Venkat Raman (Indian Newslink)
Auckland, July 13, 2018
National Party Leader Simon Bridges has taken a ‘fencing position,’ in stating that while ‘he himself may have banned (if he was in government) the hate speeches of Canadian activists Laruen Southern and Stefan Molyneux,’ he would not ‘ban freedom of speech.’
Speaking to the members and supporters of his Party at a breakfast meeting hosted by Pakuranga MP Simeon Brown at the Bucklands Beach Yacht Club this morning, he said, “I would not accept either a ban or limits to the right of speech. People should be able to hear various views and opinions. New Zealand is a democracy and should not attempt to ‘shut off’ people,” he said.
Mayor’s stand understandable
He was responding to a question about the concerns expressed by the Muslim community in New Zealand on the impending visit of Ms Southern and Mr Molyneux to New Zealand and the decision of Auckland Mayor Phil Goff not to provide Council venues for their meetings. Accordingly, a public meeting scheduled to be held at Bruce Mason Centre (a Council-owned property) in Takapuna on August 3, 2018 has been cancelled.
“While the Canadian activists do not like Muslims, we have also had Muslims who hate Jews and have expressed Anti-Semitic views at public meetings. I respect all religions and National Party believes in inclusive politics. But that does not mean we can ask people to stop talking or expressing their views,” he said.
Mr Bridges said that the Mayor’s stand was understandable.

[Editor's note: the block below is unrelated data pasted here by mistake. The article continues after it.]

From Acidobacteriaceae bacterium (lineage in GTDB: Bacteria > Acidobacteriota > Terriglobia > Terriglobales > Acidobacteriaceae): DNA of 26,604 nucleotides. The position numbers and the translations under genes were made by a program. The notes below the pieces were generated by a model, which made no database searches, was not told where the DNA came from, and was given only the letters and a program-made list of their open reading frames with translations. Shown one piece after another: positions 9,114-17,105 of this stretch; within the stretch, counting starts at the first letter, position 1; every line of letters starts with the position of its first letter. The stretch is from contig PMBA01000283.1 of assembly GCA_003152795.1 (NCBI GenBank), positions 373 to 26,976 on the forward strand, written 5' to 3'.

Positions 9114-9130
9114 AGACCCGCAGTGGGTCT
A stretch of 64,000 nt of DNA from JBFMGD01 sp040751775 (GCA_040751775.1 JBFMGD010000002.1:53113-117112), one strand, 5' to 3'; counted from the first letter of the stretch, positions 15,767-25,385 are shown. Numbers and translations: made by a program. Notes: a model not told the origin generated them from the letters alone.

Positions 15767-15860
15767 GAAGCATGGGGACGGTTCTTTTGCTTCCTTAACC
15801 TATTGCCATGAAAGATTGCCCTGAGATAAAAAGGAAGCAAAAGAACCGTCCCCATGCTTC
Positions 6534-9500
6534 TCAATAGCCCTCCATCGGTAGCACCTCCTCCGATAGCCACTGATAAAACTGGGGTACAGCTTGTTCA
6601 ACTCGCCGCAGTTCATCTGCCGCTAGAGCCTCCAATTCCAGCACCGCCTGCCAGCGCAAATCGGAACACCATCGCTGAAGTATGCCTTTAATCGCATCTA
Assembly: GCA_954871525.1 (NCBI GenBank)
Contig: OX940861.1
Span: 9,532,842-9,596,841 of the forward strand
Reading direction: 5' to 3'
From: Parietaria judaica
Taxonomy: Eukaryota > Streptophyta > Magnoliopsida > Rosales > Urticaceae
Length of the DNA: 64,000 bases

The main thrust of his speech however was the Labour-led Coalition government led by Labour Party Leader and Prime Minister Jacinda Ardern and New Zealand First Leader and Deputy Prime Minister and Foreign Minister Winston Peters.
“This is a useless and incompetent government,” he said.
“They do not know what to do. They have so far appointed 140 Groups and Working Committees to study various issues, instead of getting on with the tasks before them. We are facing industrial action, while the cost of living is going up all the time. Labour has slogans, not policies Business confidence has begun to slide,” he said.
Support where due
Mr Bridges said that while he and his Party will hold the government to account, measures that accrue benefits to New Zealand and New Zealanders, will receive support. He cited the Free Trade talks with the European Union and other countries as an example.
He was highly critical of Winston Peters, the man he defeated in the Tauranga Constituency in the November 2008 General Election.
“He is getting rusty every day and keeps changing his views every day. He always loses- either as a part of the government or in opposition,” Mr Bridges said.
He said that the National Party was in a ‘fantastic position,’ ‘has never been so strong,’ and ‘has never had its MPs all fired-up.’
“We polled the 44.7% of votes, the largest in the electoral history of New Zealand. Our Party is still very popular,” he said.
But he admitted that there was never been a ‘One-Term Government,’ although National would put up a great fight in the next General Election due in 2020.
“I have not made up my mind as to the Party with which we will partner in the next General Election,” he said.
Mr Bridges spent the day in Pakuranga, as a part of his leadership style of keeping close to National Party members and supporters in various constituencies.
National Party Leader Simon Bridges speaking at the Breakfast meeting hosted by Pakuranga MP Simeon Brown at Bucklands Beach Yacht Club this morning (INL Picture)